Today, Qualcomm is spilling nearly all the beans with respect to its new high-end SoC, and it's quite impressive. As previously rumored, the Snapdragon 855's Kryo 485 processor retains the octa-core hierarchy, but its makeup has changed. This time around, there is a single high-performance "prime" core that can be clocked up to 2.84GHz. This is coupled with three performance cores that can be clocked up to 2.42GHz. Finally, there are four efficiency cores with a maximum clock speed of 1.8GHz.
When all is said and done, Qualcomm says that the Kryo 485 provides a 45 percent uplift in performance versus its predecessor. In addition, an all-new Adreno 640 GPU ratchets up performance by 20 percent while supporting Vulkan 1.1, HDR and physically-based rendering (PBR).
Qualcomm manages to pack quite a bit into its first production 7nm chip, including an integrated Snapdragon X24 2Gbps LTE modem. Also onboard for the ride is Wi-Fi 6 support (802.11ax), while 10Gbps 802.11ay Wi-Fi is also supported.
But what everyone will be talking about is the optional 5G support made possible but the Snapdragon X50 5G NR modem. The Snapdragon X50 supports both mmWave and sub-6GHz bands while offering up to a 20x improvement in performance versus exiting 4G LTE solutions. Given that none of us has tested 5G in real-world situations at this point -- and that these claims are likely based on lab testing -- we'll reserve judgement on actual performance once 5G networks are fully operational with 5G hardware in-hand.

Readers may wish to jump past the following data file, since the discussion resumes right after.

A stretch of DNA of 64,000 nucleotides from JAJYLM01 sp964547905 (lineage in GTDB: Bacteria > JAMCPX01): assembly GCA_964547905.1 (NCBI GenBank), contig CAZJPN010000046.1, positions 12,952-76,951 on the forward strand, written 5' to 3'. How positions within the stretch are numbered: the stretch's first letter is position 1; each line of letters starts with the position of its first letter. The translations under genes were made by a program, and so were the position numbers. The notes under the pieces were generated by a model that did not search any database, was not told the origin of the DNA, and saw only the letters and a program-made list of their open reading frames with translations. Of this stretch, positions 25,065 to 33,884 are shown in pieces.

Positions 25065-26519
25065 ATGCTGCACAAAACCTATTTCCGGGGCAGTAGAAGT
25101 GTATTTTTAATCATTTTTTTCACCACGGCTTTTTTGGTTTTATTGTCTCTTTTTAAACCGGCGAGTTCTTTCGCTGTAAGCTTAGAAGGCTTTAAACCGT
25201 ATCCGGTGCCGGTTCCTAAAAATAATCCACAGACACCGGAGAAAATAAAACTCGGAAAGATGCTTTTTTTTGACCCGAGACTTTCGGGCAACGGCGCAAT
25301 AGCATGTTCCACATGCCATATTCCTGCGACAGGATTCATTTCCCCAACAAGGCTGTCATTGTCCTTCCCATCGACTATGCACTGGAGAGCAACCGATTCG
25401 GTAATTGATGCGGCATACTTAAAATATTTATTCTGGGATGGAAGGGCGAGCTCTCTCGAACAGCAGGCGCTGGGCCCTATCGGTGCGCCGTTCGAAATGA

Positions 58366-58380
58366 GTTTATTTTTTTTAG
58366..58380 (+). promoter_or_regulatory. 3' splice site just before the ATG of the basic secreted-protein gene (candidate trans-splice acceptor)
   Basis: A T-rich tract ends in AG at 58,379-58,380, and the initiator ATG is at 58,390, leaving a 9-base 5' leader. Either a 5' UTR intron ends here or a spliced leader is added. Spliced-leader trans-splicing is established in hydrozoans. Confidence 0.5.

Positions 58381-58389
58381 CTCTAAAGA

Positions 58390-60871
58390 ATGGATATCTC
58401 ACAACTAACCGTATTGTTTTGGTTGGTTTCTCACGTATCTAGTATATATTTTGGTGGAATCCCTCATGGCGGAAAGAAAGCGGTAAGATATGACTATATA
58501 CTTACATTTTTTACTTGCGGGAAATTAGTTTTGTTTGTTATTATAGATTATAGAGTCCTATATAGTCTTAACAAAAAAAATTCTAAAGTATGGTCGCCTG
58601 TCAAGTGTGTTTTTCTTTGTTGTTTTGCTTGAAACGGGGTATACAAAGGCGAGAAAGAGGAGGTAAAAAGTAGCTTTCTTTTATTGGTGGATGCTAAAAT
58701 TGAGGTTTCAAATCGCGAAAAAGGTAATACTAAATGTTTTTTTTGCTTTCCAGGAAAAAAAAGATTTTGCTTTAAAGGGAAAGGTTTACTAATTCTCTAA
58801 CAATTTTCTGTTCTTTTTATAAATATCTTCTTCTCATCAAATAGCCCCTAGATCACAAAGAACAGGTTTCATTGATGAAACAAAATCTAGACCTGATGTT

When it comes to artificial intelligence (AI), the Snapdragon 855 offers up a fourth-generation AI engine that triples performance (7 TOPs) compared to the unit on the preceding Snapdragon 845. There's a Hexagon 690 processor with a built-in Hexagon Tensor Accelerator, and the Adreno GPU is capable of augmenting AI acceleration.
Given how important photography is with today's smartphones, Qualcomm would be remiss if it didn't make advances in this area. Luckily, the new Spectra 380 ISP takes computational photography to the next level with and implements hardware accelerated computer vision. It also supports recorded video in HDR10+ along with hardware accelerated HEIF encoding for a 50 percent file size savings.
One aspect of the Snapdragon 855 that Qualcomm is specifically calling attention to is the Snapdragon Elite Gaming experience. This represents a collection of features/technologies include HDR, PBR, Vulkan 1.1, reduced latency while gaming afforded by 802.11ay along with Qualcomm aptX Adaptive audio and Qualcomm TrueWireless Stereo Plus support.
We can expect to see the first smartphones shipping with Qualcomm's Snapdragon 855 during the first half of 2019.